June 3, 2009 / 6:49 PM / 8 years ago

Canada fears domestic backlash over "Buy American"

OTTAWA (Reuters) - The Canadian government is worried that towns and cities could start introducing “Buy Canadian” policies in response to increased U.S. protectionism, Trade Minister Stockwell Day said on Wednesday.

<p>Trade Minister Stockwell Day speaks during Question Period in the House of Commons on Parliament Hill in Ottawa June 3, 2009. REUTERS/Chris Wattie</p>

A “Buy American” provision in the U.S. economic stimulus package passed by Congress in February says public works projects should use iron, steel and other goods made in the United States.

Ottawa says Canadian companies are being discriminated against by U.S. state and municipal governments on some water and sewage treatment projects funded by the bill.

Day said the Federation of Canadian Municipalities, which is due to hold its annual general meeting from June 5 to 8, would discuss a proposal to shut out companies from nations that impose trade restrictions on Canadian firms.

“I understand that reaction. I‘m also very concerned about that reaction,” Day said in a speech, adding that both countries would be hurt by increased protectionism.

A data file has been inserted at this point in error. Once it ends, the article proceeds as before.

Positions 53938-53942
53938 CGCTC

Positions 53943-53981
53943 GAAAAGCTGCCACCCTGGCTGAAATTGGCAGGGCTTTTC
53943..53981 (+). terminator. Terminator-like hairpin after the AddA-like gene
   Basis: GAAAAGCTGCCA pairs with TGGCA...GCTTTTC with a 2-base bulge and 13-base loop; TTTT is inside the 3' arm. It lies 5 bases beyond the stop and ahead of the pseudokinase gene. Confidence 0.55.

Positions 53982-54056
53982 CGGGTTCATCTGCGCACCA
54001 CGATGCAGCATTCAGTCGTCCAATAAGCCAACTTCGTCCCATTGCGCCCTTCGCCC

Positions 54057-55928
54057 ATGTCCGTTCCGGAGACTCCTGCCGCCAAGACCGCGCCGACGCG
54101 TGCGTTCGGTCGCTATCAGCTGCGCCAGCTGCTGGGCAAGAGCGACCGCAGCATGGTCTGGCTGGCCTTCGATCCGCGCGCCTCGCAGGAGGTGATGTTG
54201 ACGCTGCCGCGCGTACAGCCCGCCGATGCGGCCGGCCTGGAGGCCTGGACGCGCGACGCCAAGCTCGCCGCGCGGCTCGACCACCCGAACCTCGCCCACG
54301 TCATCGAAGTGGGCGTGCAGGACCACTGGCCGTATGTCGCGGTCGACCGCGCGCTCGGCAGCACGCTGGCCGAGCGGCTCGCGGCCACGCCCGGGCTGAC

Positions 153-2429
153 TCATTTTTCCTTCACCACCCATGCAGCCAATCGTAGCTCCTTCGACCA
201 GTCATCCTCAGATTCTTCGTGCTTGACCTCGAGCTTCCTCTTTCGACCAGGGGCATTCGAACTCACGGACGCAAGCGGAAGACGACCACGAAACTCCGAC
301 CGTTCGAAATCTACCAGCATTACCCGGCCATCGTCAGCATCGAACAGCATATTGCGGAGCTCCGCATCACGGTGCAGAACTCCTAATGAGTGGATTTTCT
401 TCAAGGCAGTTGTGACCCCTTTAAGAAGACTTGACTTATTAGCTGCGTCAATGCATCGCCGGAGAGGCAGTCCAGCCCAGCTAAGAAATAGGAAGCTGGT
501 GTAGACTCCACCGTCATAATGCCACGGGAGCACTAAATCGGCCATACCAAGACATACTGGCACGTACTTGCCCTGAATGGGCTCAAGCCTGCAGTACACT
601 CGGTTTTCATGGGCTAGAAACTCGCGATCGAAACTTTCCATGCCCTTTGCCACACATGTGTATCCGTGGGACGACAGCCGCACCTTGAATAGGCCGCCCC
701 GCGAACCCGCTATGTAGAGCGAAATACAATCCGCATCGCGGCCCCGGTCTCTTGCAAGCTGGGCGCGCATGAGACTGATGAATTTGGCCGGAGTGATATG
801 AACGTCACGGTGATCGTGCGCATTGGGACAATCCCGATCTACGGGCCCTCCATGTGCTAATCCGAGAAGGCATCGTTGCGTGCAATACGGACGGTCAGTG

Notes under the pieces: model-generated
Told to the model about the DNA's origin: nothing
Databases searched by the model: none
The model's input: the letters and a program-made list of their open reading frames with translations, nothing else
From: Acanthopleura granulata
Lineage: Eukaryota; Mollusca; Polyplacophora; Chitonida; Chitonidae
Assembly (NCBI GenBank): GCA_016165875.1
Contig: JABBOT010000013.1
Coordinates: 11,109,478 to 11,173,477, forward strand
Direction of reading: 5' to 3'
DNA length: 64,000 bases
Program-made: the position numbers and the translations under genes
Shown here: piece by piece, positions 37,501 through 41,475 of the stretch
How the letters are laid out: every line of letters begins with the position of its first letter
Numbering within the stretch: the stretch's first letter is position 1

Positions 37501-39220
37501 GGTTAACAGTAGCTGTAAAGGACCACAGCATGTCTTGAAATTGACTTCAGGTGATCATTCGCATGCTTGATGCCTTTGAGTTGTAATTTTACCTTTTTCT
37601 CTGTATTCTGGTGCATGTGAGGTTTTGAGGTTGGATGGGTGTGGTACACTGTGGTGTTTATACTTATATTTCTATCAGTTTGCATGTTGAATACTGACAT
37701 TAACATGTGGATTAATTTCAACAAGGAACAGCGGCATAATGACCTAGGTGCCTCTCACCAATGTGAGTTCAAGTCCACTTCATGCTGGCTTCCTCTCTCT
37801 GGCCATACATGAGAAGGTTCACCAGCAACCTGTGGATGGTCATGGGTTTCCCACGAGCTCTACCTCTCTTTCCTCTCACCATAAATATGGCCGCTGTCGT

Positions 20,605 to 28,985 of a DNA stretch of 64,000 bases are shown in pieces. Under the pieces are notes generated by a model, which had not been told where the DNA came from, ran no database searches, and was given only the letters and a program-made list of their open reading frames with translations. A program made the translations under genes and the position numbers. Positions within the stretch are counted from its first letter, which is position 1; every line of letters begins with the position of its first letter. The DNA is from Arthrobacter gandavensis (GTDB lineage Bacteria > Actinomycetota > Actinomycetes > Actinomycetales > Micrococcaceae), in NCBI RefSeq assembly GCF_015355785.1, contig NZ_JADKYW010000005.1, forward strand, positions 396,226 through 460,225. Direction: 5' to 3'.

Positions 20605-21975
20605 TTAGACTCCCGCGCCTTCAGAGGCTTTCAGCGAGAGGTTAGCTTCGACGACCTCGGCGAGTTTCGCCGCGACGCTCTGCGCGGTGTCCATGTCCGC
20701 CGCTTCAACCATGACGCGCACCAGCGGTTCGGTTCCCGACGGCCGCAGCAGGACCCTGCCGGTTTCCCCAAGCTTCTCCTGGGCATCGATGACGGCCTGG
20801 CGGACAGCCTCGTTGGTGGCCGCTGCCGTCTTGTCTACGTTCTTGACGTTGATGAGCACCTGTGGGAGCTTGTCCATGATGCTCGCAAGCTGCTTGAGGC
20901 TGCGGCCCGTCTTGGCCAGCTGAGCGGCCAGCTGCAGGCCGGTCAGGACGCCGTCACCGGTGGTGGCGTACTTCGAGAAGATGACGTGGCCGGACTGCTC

Canada sends about 75 percent of all its exports to the United States and could be economically crippled by a serious wave of U.S. protectionism.

“If one country starts to build protectionist barriers that hurt businesses in another country, there will be an impulse to retaliate, and I would like to see this resolved at the executive level in the United States,” Day later told reporters.

Speaking later in the day, Canadian Prime Minister Stephen Harper told reporters in Quebec that the “Buy American” policies of certain state and local governments was “really problematic (and) is part of the increasing protectionism ... that we must avoid to ensure a global recovery”.

The New York Times said on Wednesday that the “Buy American” clause was “a terrible idea” that could ultimately cost U.S. jobs.

“Industries like water and waste water treatment are highly integrated with their Canadian counterparts, with exports to Canada in 2008 worth $6.2 billion and imports worth $4 billion,” the newspaper noted in its lead editorial.

Reporting by David Ljunggren; editing by Peter Galloway

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